The first time I worked IT support in a professional setting, I was seventeen years old. I had gotten an internship (one day per week) with my uncle’s firm as part of my third year of vocational training, and spent a day per week with them. In the beginning, I was mostly hanging out with the IT staff, not really providing much of any use to anyone.
Over the course of the year, I gradually moved from observing, to asking questions, to being put to work. Over the last few months, I was sent to troubleshoot a lot of issues. It was a good learning opportunity for me, and it’s one of the things I am happy that we do at work today.
Why am I telling you this? Because, in addition to being my first IT job, it was also my first time being subjected to a Service Management tool. Since then, I’ve worked with a lot of different tools, from email (and no, I will never again accept a job with a company that uses any email client as its SM tool) to some of the bigger names out there (no, I will not name names).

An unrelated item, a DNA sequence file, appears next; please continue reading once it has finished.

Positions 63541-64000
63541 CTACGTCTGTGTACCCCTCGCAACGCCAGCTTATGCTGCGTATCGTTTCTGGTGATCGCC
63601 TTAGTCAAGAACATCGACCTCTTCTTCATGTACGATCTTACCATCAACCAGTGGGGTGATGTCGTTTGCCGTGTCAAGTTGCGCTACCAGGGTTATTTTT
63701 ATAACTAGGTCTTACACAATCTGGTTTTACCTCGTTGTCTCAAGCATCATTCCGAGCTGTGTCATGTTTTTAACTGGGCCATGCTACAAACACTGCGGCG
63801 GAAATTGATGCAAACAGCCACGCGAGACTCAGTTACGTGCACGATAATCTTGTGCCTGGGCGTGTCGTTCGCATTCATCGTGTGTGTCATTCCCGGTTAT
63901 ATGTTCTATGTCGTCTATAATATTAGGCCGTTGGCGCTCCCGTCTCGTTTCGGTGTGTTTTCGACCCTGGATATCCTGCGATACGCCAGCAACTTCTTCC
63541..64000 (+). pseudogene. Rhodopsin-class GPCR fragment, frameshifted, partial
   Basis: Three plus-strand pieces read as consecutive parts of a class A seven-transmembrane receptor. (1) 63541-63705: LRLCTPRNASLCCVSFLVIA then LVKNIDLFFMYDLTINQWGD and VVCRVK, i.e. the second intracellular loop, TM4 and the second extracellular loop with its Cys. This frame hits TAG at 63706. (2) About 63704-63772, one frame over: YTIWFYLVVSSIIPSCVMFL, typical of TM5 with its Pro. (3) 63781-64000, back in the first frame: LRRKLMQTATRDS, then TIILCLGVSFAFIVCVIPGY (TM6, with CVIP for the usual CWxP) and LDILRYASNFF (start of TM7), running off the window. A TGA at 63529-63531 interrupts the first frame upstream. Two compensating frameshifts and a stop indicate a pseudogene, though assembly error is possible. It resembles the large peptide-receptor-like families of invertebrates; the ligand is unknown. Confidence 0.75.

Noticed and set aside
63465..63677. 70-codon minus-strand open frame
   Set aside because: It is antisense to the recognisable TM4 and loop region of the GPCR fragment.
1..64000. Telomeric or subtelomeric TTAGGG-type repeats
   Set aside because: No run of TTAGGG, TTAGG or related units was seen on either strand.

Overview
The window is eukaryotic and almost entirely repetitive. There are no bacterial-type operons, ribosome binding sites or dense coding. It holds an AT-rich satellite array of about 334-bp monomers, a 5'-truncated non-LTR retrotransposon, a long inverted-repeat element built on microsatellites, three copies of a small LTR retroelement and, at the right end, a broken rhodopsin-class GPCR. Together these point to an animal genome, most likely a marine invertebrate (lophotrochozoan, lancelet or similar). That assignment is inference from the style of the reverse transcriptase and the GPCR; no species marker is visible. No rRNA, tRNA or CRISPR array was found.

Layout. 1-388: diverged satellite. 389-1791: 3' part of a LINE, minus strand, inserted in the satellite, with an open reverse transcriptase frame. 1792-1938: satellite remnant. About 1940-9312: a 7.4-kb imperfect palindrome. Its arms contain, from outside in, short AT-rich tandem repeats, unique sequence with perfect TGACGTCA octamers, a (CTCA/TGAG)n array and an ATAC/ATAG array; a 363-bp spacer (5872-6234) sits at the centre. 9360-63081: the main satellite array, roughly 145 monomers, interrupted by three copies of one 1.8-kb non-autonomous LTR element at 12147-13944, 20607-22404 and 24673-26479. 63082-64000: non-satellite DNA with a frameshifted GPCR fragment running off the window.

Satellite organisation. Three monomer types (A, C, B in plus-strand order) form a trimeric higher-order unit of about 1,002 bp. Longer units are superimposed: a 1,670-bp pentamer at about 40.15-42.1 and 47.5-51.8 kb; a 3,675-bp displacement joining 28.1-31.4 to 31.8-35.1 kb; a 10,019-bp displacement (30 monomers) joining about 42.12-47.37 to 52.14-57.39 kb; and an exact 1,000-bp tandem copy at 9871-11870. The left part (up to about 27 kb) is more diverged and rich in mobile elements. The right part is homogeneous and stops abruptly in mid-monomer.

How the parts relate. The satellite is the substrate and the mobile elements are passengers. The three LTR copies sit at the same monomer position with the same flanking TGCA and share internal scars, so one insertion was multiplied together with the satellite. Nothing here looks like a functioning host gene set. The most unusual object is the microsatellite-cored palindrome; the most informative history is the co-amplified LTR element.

But, really, why am I telling you this? Well, I happen to believe that one of the most important decisions you can make when implementing service management (regardless of which process methodology you choose), is what tool you choose. Here, then, are things I think are important:
- Useful out of the box
- If I can’t start using it with a minimum of configuration, I’m not interested
- Offers email, web portal, and direct entry by analysts
- Quick to use
- If I spend more time registering a ticket than I do solving an issue, you’re doing it wrong
- Has to support rich text and images
- CMDB with search in pertinent metadata fields
- Serial number, network name, assigned user are all important, and the list goes on
- Self help portal should be part of the web portal
- Mobile app is a plus
- SLA capabilities, including the capability to apply different SLAs to different customers
- Change and maintenance calendar
I will write more on that last point later. For now, suffice it to say that I am increasingly coming to believe that the change management process is perhaps the most important one for success in ITIL – not to mention DevOps – adoption.